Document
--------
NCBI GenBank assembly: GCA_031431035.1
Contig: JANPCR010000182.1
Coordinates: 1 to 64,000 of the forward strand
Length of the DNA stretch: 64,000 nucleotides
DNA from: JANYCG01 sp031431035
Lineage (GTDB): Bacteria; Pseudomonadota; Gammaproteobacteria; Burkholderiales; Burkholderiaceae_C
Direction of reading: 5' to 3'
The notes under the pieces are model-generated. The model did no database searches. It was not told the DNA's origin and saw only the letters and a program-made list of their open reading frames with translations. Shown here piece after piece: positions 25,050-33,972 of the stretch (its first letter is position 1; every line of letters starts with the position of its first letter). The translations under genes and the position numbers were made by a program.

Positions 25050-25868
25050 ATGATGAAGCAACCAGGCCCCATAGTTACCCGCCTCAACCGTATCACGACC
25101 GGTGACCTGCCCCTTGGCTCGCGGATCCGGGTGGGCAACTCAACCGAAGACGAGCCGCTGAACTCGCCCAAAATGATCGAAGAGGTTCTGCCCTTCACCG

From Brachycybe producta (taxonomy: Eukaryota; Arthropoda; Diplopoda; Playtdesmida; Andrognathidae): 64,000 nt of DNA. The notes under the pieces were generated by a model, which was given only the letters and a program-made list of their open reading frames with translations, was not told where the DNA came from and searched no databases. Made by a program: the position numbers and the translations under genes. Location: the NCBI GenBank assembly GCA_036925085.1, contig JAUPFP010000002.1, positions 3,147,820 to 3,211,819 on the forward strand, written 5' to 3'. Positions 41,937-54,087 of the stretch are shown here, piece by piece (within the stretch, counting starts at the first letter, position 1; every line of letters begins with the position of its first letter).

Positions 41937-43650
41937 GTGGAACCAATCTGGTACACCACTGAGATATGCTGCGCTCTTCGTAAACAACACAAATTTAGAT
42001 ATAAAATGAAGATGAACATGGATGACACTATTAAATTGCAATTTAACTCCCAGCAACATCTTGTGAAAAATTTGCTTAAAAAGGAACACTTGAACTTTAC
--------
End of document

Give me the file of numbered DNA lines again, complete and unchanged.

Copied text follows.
NCBI GenBank assembly: GCA_031431035.1
Contig: JANPCR010000182.1
Coordinates: 1 to 64,000 of the forward strand
Length of the DNA stretch: 64,000 nucleotides
DNA from: JANYCG01 sp031431035
Lineage (GTDB): Bacteria; Pseudomonadota; Gammaproteobacteria; Burkholderiales; Burkholderiaceae_C
Direction of reading: 5' to 3'
The notes under the pieces are model-generated. The model did no database searches. It was not told the DNA's origin and saw only the letters and a program-made list of their open reading frames with translations. Shown here piece after piece: positions 25,050-33,972 of the stretch (its first letter is position 1; every line of letters starts with the position of its first letter). The translations under genes and the position numbers were made by a program.

Positions 25050-25868
25050 ATGATGAAGCAACCAGGCCCCATAGTTACCCGCCTCAACCGTATCACGACC
25101 GGTGACCTGCCCCTTGGCTCGCGGATCCGGGTGGGCAACTCAACCGAAGACGAGCCGCTGAACTCGCCCAAAATGATCGAAGAGGTTCTGCCCTTCACCG

From Brachycybe producta (taxonomy: Eukaryota; Arthropoda; Diplopoda; Playtdesmida; Andrognathidae): 64,000 nt of DNA. The notes under the pieces were generated by a model, which was given only the letters and a program-made list of their open reading frames with translations, was not told where the DNA came from and searched no databases. Made by a program: the position numbers and the translations under genes. Location: the NCBI GenBank assembly GCA_036925085.1, contig JAUPFP010000002.1, positions 3,147,820 to 3,211,819 on the forward strand, written 5' to 3'. Positions 41,937-54,087 of the stretch are shown here, piece by piece (within the stretch, counting starts at the first letter, position 1; every line of letters begins with the position of its first letter).

Positions 41937-43650
41937 GTGGAACCAATCTGGTACACCACTGAGATATGCTGCGCTCTTCGTAAACAACACAAATTTAGAT
42001 ATAAAATGAAGATGAACATGGATGACACTATTAAATTGCAATTTAACTCCCAGCAACATCTTGTGAAAAATTTGCTTAAAAAGGAACACTTGAACTTTAC